Today we’re featuring Jill from The Prairie Homestead, confessing her real food secrets!
How “into” real food are you? (how long have you been doing it, how many different foods do you make from scratch, etc.)
I started my real food journey about 2 1/2 years ago. I’ve enjoyed cooking ever since I was a newlywed, but back then, my idea of “cooking” was using lots of cans, boxes, and packages… It was reading various blogs that first opened my eyes to the world of real food. At first, I had no idea what many of the ingredients in the recipes were… Sucanat? Stevia? Raw milk? Huh? But after many, many months of baby steps, I gradually began to transform our diet and learn how to source better ingredients.
I currently make a very large percentage of what we eat from scratch. I bake nearly all of our bread products (loaves, tortillas, buns, pizza crust), make many of our dairy products from our milk cow ( yogurt, mozzarella, butter) and keep the freezer and pantry stocked with home-canned items and make-ahead staples like cooked beans, tomato sauce, cream soups, beef broth, etc.
What is one food you just can’t make yourself? (even if you’ve tried a lot…!)
My real food nemesis is a artisan loaf of sourdough bread… You know, the really cool, rustic, boule-variety that looks so easy to reproduce when you read the recipe in blogs and cookbooks? I’ve made lots of other sourdough stuff, but every time I try that, it flops miserably…
How much of what your family eats is *really* homemade? (vs. storebought, restaurants, etc.)
We live 45 minutes from town, so we rarely go to restaurants, and take-out really isn’t an option. I generally only grocery shop once a month, so if we are in the mood for pizza or hamburgers, I have to figure out how to make them from the ingredients we have on hand. Those two factors “force” us to eat mostly homemade food, out of necessity. That being said — do we still splurge sometimes? You betcha. There are definitely months when I purchase some bread or use canned tomato sauce. And I’m fine with that.
What is one junk food or processed food your family still eats?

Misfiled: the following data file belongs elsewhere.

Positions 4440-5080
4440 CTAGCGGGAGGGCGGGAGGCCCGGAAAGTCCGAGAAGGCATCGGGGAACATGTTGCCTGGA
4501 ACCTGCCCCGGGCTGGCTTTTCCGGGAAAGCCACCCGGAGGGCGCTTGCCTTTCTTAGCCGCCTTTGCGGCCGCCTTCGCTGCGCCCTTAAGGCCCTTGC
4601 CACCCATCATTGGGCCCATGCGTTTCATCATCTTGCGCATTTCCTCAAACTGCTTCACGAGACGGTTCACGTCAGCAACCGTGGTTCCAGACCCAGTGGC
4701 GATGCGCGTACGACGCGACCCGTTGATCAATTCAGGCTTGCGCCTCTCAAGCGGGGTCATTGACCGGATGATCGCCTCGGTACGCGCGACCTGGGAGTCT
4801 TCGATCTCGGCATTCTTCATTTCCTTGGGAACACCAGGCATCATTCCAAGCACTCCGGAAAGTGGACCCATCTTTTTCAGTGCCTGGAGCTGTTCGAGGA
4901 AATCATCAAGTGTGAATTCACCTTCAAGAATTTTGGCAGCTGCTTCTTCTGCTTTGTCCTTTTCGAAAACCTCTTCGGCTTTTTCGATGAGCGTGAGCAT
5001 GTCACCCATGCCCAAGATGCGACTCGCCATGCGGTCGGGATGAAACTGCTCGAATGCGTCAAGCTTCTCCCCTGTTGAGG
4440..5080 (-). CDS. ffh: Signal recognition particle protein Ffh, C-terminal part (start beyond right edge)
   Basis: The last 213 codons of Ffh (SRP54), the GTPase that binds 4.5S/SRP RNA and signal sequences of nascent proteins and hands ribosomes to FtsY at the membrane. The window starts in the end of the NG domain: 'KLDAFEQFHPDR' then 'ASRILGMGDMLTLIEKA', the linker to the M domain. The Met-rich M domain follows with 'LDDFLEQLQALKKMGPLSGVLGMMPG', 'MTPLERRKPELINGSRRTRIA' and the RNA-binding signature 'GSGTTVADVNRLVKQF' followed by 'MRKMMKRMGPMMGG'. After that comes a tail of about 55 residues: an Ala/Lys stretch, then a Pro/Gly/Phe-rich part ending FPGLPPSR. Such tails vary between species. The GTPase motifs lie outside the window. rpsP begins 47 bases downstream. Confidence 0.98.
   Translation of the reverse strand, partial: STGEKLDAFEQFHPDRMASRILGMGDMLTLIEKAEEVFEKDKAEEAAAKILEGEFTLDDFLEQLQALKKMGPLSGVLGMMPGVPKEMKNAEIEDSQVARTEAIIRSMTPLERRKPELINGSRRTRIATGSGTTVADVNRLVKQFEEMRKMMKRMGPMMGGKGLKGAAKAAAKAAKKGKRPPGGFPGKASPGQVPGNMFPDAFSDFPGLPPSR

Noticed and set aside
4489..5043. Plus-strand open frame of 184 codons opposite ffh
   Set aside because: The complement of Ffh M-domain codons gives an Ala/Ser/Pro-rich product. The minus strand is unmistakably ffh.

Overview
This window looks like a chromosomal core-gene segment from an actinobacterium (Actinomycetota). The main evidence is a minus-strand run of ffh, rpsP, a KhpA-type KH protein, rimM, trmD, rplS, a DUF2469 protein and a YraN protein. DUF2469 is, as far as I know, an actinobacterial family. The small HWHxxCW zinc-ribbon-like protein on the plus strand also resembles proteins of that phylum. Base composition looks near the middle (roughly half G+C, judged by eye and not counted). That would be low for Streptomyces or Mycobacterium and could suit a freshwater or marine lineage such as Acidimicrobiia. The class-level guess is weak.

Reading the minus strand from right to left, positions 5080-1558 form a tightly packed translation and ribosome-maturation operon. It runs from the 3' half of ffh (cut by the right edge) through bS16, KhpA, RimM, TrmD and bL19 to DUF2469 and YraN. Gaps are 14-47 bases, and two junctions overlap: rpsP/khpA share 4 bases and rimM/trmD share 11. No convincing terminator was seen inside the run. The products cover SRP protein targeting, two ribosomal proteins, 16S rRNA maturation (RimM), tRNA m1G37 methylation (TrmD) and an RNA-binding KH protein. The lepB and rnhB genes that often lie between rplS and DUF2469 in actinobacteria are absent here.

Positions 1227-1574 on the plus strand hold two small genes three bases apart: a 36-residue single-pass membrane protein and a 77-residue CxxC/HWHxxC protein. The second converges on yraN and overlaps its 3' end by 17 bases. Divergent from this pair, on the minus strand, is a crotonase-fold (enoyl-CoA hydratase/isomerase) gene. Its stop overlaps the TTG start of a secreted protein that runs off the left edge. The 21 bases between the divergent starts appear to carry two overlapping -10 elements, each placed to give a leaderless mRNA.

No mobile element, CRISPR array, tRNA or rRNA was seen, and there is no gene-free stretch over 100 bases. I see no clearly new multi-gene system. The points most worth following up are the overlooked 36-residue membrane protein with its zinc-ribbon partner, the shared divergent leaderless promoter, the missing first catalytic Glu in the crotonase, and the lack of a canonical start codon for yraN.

Tortilla chips… Homemade nachos are my “Ack! I forgot about dinner” stand-by. And hubby likes them for lunches when he is home. Although I’ve made my own tortilla chips in the past, it’s near impossible to keep them “in stock” all the time… (I have a hard enough time keeping up with all the tortillas we eat!) So, that is one of my sacrifice foods.
What is the worst thing your family’s eaten in the last few months? Why?
Funny you should ask… I just completed the first trimester of my 2nd pregnancy– and it was rough! Nothing sounded appetizing for a good 2 months, so our diets pretty much went down the tubes. Hubby brought home pizza after work for the first time in the history of our marriage, and I ate my share of store-bought ice cream and even a soda or two… It was survival mode, plain and simple.
But, I’m back my normal self, and we are back to eating the good stuff now. You do what ya gotta do.
What’s one area where you won’t compromise, no matter why? Why?
Artificial sweeteners (like those found in diet sodas and “sugar-free” candy) make my blood run cold. I won’t put anything that contains them in my mouth, even if it means declining something at someone’s house… I believe they are straight poison. Same with margarine…. Just plain nasty.
What’s your best tip for eating real food in the real world?
Take it in baby steps, and give yourself grace when you can’t be “perfect.” You know, none of us will live forever, even if we partake in the ultimate of healthy diets. So, do the best that you can, but don’t stress out. I love the 80/20 rule– eat good 80% of the time, and don’t sweat the other 20%.
What’s one processed food your family still eats?
Jill writes from the homestead she shares with her husband, daughter, and ever-changing assortment of animals. When she’s not in the kitchen preparing traditional foods, you’ll find her outside riding horses, growing vegetables, milking her cow, and killing rattlesnakes. She blogs at The Prairie Homestead, where she enjoys encouraging readers to return to their roots, no matter where they may live. You can also find her on Facebook and Twitter.
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